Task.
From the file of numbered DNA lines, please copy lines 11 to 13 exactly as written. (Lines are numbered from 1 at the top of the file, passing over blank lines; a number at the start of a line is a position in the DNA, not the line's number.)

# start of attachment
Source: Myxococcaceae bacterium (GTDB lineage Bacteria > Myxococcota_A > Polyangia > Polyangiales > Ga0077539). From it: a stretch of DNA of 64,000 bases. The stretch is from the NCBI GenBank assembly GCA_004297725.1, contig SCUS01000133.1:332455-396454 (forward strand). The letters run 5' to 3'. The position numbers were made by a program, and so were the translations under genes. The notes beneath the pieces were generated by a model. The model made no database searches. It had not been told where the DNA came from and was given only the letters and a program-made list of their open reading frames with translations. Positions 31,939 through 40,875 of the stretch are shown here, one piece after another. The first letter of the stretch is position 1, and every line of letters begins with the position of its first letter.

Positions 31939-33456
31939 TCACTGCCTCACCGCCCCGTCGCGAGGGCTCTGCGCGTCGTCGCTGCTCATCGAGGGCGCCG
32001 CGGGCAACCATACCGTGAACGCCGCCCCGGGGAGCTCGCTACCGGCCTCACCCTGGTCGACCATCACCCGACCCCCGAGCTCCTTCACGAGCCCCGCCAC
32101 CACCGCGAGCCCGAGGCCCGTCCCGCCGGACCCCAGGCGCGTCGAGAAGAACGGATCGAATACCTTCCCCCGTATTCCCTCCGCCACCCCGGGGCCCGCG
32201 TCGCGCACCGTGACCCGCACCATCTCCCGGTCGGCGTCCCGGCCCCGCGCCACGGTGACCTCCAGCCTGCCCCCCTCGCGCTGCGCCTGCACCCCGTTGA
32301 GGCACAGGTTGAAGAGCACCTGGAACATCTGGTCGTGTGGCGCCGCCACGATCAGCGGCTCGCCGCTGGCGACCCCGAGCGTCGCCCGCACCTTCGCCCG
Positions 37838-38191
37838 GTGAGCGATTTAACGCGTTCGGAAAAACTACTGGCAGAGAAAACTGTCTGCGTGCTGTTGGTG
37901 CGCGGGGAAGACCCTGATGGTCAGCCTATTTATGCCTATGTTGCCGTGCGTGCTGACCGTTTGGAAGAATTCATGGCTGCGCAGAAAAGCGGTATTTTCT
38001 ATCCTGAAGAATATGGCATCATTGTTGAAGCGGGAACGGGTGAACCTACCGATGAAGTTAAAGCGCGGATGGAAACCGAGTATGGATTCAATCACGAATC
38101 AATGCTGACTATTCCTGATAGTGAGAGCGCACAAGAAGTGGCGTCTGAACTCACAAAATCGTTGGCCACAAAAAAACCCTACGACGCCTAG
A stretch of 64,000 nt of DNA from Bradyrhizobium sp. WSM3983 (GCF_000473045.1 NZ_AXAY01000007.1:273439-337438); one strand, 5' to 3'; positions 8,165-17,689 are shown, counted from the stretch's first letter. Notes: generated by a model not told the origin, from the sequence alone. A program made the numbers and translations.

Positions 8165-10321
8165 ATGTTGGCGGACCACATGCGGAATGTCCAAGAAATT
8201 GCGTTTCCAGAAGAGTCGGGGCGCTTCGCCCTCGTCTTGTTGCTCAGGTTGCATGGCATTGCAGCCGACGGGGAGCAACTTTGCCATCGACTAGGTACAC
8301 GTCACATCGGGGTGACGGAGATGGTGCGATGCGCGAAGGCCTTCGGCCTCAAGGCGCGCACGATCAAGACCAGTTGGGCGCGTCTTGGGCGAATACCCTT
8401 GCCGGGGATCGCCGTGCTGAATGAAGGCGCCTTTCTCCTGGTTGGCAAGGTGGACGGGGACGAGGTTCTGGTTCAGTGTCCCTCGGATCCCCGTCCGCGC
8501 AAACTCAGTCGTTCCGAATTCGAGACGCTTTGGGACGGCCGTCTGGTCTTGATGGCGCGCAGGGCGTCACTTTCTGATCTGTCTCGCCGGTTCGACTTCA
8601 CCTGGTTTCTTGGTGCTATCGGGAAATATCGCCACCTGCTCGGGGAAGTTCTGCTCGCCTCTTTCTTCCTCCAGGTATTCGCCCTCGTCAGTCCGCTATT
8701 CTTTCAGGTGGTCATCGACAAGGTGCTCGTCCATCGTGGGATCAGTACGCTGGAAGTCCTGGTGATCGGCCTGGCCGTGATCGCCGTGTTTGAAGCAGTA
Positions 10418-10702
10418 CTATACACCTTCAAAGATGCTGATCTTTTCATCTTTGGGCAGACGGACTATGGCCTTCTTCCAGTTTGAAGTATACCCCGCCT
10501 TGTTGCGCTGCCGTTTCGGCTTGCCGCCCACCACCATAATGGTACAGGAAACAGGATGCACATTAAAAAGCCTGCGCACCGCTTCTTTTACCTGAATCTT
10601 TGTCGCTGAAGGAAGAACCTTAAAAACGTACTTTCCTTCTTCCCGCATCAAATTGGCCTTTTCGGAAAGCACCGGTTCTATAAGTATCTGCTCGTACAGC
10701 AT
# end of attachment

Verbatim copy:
38001 ATCCTGAAGAATATGGCATCATTGTTGAAGCGGGAACGGGTGAACCTACCGATGAAGTTAAAGCGCGGATGGAAACCGAGTATGGATTCAATCACGAATC
38101 AATGCTGACTATTCCTGATAGTGAGAGCGCACAAGAAGTGGCGTCTGAACTCACAAAATCGTTGGCCACAAAAAAACCCTACGACGCCTAG
A stretch of 64,000 nt of DNA from Bradyrhizobium sp. WSM3983 (GCF_000473045.1 NZ_AXAY01000007.1:273439-337438); one strand, 5' to 3'; positions 8,165-17,689 are shown, counted from the stretch's first letter. Notes: generated by a model not told the origin, from the sequence alone. A program made the numbers and translations.